Why ZIL Size Matters (or Doesn’t)
Many applications require more writes than reads, so customers want to know how to tune ZFS for their requirements. I let them know that ZFS requires little tuning and TrueNAS requires even less. This is because TrueNAS uses TrueCache™ and places fast, non-volatile read and write caches in front of the disks.
Customers then say, “I use FreeNAS, not TrueNAS. What about me?” ZFS loves RAM and uses it for many things. It is used for read caching of the “hot data” set for your filer as well as metadata and L2ARC reference data, and other items. But increasing RAM is not the solution to improving write performance—use a ZFS “separate intent log” (SLOG) device instead!
TrueNAS uses a SLOG that has non-volatile RAM as a write-cache. It’s easier to refer to this as the ZIL, but that is not totally accurate. ZFS always has a ZIL or “ZFS Intent Log”. However if you don’t have a SLOG, it is stored on the hard disk and your writes get hard disk performance. Depending on your level of protection (RAID-Z1, RAID-Z2, etc), this may be slower than you expect. For example, if you use RAID-Z2, each write will be performed 6 times. You paid for 144 IOPS out of your hard disk, but you only get 24.
Now you know why TrueNAS uses a SLOG. It uses a SLOG to commit the writes when they hit the cache and not worry about the hard disk IOPS. This enables the application to think it’s been written to disk and continue with additional write operations. A question that often comes up is: How much space do I need? Do I need an expensive SLC SSD that stores hundreds of gigs for my SLOG or can I use a much smaller and cheaper SSD?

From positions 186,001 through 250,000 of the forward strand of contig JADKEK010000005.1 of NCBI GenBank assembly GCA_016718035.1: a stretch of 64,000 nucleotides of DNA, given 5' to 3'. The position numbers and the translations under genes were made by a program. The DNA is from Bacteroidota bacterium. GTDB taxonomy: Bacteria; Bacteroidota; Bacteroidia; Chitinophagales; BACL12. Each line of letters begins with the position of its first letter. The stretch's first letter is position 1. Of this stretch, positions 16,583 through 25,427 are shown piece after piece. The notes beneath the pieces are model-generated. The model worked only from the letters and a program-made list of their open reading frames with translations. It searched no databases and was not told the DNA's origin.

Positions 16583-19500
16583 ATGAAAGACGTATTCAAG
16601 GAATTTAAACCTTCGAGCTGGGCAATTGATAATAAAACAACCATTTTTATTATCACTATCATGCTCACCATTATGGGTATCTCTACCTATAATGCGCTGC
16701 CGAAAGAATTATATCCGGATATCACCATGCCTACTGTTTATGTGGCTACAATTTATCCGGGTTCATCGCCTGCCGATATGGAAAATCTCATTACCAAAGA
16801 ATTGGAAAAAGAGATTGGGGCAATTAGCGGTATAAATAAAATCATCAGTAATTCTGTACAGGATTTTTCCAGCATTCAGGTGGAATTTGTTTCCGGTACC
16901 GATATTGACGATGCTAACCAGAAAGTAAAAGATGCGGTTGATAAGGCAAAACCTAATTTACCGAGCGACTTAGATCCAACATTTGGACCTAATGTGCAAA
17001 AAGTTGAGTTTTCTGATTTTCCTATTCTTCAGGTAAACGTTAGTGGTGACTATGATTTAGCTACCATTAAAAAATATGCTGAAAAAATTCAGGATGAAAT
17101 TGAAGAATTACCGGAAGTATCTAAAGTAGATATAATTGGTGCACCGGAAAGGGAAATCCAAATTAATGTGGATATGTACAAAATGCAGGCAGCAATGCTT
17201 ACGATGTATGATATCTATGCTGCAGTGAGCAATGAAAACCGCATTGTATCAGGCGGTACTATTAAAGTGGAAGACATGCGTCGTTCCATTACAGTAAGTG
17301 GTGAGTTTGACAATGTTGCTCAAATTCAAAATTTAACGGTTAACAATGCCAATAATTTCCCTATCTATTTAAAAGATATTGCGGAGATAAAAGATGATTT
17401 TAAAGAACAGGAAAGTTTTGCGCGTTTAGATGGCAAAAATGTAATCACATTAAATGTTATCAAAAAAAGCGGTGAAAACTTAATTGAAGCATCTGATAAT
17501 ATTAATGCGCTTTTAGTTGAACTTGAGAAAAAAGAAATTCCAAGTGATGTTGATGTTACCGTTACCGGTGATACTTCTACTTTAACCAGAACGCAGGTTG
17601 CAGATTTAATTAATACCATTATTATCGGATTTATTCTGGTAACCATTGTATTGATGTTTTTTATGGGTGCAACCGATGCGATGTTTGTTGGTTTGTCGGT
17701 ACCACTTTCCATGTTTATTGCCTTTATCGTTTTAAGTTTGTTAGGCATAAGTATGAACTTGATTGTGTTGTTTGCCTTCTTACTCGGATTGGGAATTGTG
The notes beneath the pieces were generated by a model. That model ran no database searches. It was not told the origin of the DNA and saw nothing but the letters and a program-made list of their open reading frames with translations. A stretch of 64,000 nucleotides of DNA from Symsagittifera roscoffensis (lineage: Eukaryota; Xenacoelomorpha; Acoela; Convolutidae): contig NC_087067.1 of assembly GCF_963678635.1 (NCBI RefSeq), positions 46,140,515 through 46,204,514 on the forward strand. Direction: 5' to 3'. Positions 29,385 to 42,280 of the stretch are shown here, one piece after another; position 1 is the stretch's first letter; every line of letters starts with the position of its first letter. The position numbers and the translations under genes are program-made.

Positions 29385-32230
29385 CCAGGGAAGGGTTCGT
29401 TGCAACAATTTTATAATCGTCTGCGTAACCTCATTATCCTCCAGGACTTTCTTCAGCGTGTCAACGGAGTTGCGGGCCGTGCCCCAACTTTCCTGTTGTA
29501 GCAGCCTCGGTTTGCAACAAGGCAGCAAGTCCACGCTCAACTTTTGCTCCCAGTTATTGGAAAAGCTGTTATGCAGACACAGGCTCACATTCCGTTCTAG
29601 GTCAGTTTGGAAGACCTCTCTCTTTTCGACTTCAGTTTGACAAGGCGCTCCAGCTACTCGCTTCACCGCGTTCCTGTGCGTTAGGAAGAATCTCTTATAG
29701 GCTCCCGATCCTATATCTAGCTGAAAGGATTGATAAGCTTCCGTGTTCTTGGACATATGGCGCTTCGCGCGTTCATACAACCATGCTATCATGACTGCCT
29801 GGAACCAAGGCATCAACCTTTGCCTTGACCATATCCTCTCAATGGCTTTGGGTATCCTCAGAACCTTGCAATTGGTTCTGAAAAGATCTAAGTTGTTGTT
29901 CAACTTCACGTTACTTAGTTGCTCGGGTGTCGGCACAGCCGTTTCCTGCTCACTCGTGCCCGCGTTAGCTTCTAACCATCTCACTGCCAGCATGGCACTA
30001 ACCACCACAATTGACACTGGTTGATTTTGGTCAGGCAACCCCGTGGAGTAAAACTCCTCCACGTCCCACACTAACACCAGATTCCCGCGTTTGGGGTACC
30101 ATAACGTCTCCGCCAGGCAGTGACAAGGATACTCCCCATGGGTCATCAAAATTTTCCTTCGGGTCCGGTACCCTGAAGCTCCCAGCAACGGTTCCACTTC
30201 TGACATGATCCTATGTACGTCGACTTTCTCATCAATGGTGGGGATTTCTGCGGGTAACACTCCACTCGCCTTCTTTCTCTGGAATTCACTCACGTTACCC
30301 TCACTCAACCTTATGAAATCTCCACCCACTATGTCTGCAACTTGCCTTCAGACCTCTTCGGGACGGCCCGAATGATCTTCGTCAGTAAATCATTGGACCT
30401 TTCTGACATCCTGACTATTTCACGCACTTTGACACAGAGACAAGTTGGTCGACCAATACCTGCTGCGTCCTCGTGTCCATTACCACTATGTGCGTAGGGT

The answer is yes, you can. The SLOG is very specific in how it functions, so you only have to worry about one specific aspect of your IO: write performance. And to even take this a step further: synchronous writes. Now you’re saying: how in the world do I determine this?
There are some guidelines you can use if you are building a filer for hundreds or thousands of users or for an extremely busy database application, but I’m going to give guidance for the other 95%+ of you.
ZFS will take data written to the ZIL and write it to your pool every 5 seconds. Here is some simple throughput math using a 1Gb connection. The maximum throughput, ignoring overheads and assuming one direction, would be .125 Gigabytes per second. With 5 seconds between SLOG flushes and using a 1Gbit link with 100% synchronous writes, the most you will see written to your SLOG is 5 x .125 GB = .625 GB.
This shows that you don’t need that much space for a SLOG and can use a smaller SSD. If you have a write-intensive application that requires multiple 1Gb Ethernet connects or a 10Gb, you can increase the size proportionally.
So bringing it home—when choosing an SSD for a SLOG device, don’t worry about space. Choose an SSD device that has extremely low latency, a high write IOPS, and is reliable. iXsystems did so for TrueNAS and the FreeNAS Mini and so should you.